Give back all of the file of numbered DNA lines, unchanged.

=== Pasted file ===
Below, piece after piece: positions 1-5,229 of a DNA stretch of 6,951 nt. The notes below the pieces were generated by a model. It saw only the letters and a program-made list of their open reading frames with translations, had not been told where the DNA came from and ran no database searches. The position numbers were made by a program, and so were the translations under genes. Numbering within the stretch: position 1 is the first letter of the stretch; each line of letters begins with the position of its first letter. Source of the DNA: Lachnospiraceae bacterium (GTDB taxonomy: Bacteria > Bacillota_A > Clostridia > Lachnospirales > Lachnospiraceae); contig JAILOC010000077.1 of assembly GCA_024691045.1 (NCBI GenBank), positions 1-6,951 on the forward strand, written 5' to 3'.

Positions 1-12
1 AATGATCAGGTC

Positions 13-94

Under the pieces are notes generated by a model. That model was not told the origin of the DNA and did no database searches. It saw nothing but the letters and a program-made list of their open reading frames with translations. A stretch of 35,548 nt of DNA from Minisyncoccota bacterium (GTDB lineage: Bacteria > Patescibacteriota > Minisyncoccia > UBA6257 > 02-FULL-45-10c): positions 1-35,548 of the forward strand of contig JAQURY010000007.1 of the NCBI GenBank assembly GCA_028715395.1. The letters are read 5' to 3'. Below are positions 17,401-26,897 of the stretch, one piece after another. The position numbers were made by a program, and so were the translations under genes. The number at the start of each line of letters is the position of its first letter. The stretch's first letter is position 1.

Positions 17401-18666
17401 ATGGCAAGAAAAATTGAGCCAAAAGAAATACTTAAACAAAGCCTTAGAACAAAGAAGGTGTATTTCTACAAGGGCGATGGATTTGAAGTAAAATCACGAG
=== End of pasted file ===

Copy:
Below, piece after piece: positions 1-5,229 of a DNA stretch of 6,951 nt. The notes below the pieces were generated by a model. It saw only the letters and a program-made list of their open reading frames with translations, had not been told where the DNA came from and ran no database searches. The position numbers were made by a program, and so were the translations under genes. Numbering within the stretch: position 1 is the first letter of the stretch; each line of letters begins with the position of its first letter. Source of the DNA: Lachnospiraceae bacterium (GTDB taxonomy: Bacteria > Bacillota_A > Clostridia > Lachnospirales > Lachnospiraceae); contig JAILOC010000077.1 of assembly GCA_024691045.1 (NCBI GenBank), positions 1-6,951 on the forward strand, written 5' to 3'.

Positions 1-12
1 AATGATCAGGTC

Positions 13-94

Under the pieces are notes generated by a model. That model was not told the origin of the DNA and did no database searches. It saw nothing but the letters and a program-made list of their open reading frames with translations. A stretch of 35,548 nt of DNA from Minisyncoccota bacterium (GTDB lineage: Bacteria > Patescibacteriota > Minisyncoccia > UBA6257 > 02-FULL-45-10c): positions 1-35,548 of the forward strand of contig JAQURY010000007.1 of the NCBI GenBank assembly GCA_028715395.1. The letters are read 5' to 3'. Below are positions 17,401-26,897 of the stretch, one piece after another. The position numbers were made by a program, and so were the translations under genes. The number at the start of each line of letters is the position of its first letter. The stretch's first letter is position 1.

Positions 17401-18666
17401 ATGGCAAGAAAAATTGAGCCAAAAGAAATACTTAAACAAAGCCTTAGAACAAAGAAGGTGTATTTCTACAAGGGCGATGGATTTGAAGTAAAATCACGAG